CHARLES FREDERICK LIVERMORE
Middletown Plate Co.
The Late Charles F. Livermore.–In the death, on the 11th, of C. F. Livermore, Western manager of the Middletown Plate Co., not only his associates, but Chicago jewelers and the trade throughout the country are heavy losers. Especially endeared to those whose fortune it was to know him intimately, he was held in the highest esteem by all in any way associated with him. Born of New England parentage, in New York City, in the fall of 1868, his early life was spent in the East. While he was still young, however, his father died, and his mother with two children, a younger sister and himself, went to Chicago to make their home. Two years later, at fourteen, he began his business career in the Chicago office of the New Haven Clock Company, of which Col. G. A. Harmount was then manager. His rise there was remarkably rapid, and at the age of sixteen or seventeen he was sent out as a traveling salesman. For several years the Western office of the New Haven Clock Company represented the Middletown Plate Company, and when in 1892 the latter established an independent office in Chicago, Mr. Livermore was given its management. Since then he has become more and more valuable to the company. As evidence of the esteem in which he was held, we quote Col. G. H. Hulbert, president of the Middletown Plate Company, who came on from the East especially for the funeral: "Mr. Livermore," he said, "was a young man of remarkable energy and very popular; he devoted himself to the interests of this company, and was untiring in his efforts on our behalf." Thomas H. B. Davis, vice-president of the company, also expressed his sense of the loss very feelingly. For about a year past Mr. Livermore had been troubled with diabetes, but he had notwithstanding kept steadily at his work; indeed, up to two weeks ago he continued on the road. It was therefore with great surprise that Mr. Davis, early last week, while in St. Louis, received word of his critical illness. In 1896 Mr. Livermore was married to Miss I. E. T. Harrison, daughter of Dr. and Mrs. J. M. Harrison, then of Philadelphia, and but three months ago a boy was born to them. Funeral services were held at the Second Presbyterian Church, last Friday, at 2 o'clock, by Dr. S.J. McPherson, pastor of the church, and by fellow Knights Templar of Mr. Livermore in Apollo Coinmandery, No. 1, Dearborn Lodge 310. Charles Lester, local manager for the New Haven Clock Company, and the New England Watch Company, was one of the six Knights Templar who acted as pall-bearers. A man better liked, personally, or more respected for his business ability, than Charles Frederick Livermore would be difficult to find.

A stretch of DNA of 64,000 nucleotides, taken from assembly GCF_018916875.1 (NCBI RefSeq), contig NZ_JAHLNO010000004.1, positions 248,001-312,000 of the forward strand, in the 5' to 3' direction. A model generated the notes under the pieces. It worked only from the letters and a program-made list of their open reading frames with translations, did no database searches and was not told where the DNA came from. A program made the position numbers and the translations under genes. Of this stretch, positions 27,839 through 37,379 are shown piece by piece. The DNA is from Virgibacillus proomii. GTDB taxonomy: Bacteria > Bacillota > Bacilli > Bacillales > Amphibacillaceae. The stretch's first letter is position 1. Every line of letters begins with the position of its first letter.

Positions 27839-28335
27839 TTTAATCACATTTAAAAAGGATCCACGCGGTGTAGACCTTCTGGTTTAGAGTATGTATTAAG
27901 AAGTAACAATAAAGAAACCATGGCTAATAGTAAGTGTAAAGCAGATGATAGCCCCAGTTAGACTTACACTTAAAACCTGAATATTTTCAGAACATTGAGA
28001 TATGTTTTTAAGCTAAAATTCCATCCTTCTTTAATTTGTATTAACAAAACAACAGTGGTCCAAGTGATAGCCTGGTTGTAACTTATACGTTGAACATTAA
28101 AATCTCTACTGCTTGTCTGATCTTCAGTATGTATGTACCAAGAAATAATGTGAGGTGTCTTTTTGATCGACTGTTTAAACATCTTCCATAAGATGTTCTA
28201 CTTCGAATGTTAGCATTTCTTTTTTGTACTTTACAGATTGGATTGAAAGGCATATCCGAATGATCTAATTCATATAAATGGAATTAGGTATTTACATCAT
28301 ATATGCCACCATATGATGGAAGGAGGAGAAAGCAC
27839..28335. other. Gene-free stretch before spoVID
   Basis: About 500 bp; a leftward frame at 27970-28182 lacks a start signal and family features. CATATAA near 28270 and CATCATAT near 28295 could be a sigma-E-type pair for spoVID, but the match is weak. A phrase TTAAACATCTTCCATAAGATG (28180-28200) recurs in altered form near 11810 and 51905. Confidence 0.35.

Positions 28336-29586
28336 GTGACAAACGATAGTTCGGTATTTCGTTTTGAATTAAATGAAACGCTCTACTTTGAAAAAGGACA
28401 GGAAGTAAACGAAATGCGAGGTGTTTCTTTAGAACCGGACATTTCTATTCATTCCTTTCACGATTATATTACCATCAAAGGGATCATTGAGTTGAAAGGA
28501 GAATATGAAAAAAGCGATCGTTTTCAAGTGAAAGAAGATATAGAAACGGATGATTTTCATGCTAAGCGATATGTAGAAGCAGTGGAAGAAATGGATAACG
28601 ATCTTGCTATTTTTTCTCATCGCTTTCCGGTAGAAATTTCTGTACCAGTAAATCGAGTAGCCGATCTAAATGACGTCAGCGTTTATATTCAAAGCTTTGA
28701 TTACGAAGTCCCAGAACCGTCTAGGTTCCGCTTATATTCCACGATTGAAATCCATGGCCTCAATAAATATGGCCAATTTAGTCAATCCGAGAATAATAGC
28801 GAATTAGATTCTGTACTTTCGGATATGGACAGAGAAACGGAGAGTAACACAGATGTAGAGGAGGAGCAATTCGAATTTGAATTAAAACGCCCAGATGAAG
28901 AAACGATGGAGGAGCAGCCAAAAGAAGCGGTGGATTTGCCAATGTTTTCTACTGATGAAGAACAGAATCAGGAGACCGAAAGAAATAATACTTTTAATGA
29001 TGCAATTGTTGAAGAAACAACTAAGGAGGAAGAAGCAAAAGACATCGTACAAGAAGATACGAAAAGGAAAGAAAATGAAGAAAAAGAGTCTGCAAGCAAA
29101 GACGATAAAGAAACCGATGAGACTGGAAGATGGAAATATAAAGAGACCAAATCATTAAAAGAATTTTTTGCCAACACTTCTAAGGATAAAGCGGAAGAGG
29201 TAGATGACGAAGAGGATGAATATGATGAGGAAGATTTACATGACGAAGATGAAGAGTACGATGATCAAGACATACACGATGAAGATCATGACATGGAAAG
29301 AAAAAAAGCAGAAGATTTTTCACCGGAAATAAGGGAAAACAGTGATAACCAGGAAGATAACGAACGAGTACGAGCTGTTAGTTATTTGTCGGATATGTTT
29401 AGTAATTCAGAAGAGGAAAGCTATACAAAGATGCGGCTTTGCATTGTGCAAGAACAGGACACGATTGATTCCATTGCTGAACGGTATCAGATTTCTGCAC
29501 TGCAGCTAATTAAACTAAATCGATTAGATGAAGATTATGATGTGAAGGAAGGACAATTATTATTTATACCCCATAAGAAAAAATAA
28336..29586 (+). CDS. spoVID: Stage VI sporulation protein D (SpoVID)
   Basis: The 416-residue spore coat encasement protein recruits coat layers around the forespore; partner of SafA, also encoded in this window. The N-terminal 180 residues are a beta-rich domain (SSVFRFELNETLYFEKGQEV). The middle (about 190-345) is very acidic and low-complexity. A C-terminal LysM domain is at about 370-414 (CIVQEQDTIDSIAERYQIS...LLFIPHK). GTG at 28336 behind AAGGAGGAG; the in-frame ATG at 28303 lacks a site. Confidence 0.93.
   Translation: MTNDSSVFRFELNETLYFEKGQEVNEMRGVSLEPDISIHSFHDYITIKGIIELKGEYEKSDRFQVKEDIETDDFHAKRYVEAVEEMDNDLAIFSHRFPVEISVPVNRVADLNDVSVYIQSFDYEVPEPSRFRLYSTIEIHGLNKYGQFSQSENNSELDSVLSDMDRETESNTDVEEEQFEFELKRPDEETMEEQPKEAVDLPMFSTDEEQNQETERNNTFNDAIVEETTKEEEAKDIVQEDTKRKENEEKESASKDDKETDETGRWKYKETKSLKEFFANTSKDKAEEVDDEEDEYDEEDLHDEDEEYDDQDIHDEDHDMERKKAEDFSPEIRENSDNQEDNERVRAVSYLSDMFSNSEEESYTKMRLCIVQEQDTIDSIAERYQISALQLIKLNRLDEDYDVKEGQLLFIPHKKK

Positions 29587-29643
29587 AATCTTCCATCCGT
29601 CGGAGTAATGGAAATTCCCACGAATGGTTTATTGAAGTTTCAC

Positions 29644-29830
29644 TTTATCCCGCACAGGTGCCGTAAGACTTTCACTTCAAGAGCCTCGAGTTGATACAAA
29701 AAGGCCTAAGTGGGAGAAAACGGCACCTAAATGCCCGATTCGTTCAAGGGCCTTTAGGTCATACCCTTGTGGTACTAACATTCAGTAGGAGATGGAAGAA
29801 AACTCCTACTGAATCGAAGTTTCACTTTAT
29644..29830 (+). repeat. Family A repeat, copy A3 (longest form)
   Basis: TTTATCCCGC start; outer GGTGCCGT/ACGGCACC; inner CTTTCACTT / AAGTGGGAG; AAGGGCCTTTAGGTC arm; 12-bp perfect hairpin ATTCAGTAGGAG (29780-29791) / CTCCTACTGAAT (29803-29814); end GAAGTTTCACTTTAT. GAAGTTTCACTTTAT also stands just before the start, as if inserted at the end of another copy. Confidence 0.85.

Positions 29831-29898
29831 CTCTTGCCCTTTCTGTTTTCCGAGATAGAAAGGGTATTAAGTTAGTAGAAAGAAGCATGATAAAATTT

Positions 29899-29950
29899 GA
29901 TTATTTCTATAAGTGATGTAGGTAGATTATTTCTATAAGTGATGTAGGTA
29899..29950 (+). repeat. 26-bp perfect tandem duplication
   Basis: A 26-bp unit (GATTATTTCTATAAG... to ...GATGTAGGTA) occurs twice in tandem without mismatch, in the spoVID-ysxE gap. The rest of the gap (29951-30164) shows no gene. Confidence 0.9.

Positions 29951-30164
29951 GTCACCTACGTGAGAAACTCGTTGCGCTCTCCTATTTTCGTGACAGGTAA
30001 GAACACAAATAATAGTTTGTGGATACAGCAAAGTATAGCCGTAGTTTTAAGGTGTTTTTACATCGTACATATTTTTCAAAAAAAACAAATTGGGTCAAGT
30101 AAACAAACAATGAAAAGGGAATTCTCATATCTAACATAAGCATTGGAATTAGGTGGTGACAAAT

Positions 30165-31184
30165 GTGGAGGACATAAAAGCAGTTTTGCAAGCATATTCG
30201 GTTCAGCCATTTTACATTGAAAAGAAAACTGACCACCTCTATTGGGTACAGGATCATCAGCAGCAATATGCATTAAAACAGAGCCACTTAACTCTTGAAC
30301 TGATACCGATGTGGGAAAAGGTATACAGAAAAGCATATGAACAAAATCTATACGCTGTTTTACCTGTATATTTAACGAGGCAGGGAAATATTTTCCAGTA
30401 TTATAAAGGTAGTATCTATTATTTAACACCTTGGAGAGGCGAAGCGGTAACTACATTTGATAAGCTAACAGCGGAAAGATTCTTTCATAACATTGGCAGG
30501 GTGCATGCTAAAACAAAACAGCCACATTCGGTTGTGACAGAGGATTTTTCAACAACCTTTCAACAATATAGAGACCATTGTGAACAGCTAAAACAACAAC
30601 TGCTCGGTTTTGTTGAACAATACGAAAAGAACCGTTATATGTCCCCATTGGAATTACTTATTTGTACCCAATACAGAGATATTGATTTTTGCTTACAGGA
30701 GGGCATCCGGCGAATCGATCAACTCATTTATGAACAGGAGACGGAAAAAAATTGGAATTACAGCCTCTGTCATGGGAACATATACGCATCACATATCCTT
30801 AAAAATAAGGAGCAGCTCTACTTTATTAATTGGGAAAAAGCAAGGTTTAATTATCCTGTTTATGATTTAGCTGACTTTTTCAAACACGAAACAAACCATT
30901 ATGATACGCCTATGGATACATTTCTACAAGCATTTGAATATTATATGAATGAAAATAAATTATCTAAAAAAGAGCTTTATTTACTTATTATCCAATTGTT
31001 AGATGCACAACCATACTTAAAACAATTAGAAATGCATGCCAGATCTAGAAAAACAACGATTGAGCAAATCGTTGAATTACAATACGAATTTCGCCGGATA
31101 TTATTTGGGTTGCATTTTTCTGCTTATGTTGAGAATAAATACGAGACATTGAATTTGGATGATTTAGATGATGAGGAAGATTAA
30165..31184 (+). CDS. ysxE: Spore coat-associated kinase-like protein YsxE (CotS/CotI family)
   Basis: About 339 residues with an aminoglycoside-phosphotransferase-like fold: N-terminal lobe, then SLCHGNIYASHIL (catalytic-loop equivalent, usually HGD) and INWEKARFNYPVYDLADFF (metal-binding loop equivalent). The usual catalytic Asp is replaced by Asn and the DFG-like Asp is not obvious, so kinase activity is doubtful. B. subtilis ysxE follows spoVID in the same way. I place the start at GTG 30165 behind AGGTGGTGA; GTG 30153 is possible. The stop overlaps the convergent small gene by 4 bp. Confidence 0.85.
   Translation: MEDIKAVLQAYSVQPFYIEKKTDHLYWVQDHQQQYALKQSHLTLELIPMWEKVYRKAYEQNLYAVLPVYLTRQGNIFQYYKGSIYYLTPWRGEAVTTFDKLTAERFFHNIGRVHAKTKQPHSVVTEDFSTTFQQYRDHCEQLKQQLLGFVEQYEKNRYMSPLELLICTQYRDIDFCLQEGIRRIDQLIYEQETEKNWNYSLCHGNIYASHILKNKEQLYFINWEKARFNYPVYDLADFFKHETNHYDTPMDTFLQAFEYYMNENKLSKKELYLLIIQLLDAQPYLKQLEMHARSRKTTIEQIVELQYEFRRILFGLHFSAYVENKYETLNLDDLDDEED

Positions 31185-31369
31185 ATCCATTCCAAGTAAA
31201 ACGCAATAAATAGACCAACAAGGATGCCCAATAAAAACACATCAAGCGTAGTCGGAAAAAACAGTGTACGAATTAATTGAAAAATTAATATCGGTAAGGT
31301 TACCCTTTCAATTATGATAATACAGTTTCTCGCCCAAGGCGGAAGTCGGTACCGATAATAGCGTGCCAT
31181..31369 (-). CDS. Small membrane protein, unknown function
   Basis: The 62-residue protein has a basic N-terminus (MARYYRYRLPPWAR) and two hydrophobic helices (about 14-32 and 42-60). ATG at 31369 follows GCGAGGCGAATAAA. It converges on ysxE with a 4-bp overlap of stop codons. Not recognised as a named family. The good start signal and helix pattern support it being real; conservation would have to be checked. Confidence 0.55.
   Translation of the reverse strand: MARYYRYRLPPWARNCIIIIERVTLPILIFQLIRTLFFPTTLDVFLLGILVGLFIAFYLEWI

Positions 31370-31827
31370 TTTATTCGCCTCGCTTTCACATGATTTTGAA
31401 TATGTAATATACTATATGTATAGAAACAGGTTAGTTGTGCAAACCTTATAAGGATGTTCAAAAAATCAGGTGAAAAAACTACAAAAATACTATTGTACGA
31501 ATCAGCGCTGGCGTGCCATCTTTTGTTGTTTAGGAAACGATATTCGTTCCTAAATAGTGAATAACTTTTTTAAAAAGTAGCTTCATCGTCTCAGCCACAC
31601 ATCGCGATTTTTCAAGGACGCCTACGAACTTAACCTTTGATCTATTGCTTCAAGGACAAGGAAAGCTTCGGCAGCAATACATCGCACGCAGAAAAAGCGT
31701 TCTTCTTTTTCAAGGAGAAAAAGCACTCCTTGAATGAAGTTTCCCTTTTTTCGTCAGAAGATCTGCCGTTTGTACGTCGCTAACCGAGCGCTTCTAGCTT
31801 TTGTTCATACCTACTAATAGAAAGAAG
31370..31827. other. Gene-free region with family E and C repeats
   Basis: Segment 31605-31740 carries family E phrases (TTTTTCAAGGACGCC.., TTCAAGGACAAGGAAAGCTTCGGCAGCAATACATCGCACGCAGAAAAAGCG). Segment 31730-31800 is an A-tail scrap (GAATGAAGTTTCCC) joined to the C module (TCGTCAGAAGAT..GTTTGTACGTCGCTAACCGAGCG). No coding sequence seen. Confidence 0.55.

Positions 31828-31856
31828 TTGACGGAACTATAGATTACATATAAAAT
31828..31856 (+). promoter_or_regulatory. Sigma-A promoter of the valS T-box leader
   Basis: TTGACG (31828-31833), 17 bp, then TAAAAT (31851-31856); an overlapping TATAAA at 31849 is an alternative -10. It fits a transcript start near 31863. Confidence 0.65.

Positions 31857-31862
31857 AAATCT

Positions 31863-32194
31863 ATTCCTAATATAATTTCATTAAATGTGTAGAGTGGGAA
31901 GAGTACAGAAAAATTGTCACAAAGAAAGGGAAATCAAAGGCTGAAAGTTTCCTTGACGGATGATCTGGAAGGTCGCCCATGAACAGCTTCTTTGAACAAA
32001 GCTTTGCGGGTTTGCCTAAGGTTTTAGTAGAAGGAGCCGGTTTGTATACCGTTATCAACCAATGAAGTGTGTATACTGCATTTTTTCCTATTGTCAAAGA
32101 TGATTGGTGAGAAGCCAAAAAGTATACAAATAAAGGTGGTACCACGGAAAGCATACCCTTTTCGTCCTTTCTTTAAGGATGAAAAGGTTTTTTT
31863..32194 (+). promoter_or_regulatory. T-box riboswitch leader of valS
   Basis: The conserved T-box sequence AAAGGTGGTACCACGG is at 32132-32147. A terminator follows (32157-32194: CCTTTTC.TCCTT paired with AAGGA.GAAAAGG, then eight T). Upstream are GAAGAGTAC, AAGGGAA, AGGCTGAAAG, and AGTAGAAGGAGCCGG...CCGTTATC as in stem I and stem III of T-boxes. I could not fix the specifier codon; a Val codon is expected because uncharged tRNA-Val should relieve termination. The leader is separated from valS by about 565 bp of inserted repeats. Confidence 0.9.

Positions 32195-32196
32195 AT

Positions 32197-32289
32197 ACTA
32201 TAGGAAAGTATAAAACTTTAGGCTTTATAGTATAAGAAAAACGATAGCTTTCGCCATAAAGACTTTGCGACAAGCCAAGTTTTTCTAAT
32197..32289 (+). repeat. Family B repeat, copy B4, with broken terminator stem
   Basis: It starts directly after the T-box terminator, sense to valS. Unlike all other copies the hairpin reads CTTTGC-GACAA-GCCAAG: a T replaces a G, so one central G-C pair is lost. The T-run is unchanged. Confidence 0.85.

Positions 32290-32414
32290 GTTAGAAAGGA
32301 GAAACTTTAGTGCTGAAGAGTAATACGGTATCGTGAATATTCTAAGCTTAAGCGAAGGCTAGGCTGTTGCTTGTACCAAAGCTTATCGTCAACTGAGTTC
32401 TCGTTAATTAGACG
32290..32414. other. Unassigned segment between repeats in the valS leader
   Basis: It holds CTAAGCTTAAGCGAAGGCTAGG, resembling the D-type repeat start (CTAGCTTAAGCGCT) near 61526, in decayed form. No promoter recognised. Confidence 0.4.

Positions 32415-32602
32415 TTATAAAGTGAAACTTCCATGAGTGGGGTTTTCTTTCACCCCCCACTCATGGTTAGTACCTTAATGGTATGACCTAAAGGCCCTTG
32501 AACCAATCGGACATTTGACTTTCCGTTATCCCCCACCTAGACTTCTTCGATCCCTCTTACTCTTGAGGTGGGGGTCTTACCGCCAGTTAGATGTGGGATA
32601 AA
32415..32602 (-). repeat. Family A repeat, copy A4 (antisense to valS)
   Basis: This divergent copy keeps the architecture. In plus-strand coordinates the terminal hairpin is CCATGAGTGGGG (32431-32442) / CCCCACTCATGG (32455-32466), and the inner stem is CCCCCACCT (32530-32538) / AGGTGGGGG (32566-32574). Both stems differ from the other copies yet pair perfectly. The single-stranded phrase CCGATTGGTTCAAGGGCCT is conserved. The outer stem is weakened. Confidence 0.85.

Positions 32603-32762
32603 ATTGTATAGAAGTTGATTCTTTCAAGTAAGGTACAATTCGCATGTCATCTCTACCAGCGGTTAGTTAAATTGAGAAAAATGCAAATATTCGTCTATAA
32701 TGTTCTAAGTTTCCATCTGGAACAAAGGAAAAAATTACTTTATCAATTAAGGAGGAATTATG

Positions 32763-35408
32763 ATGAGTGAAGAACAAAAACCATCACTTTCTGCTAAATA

Source: The Jewelers Review - 19th April 1899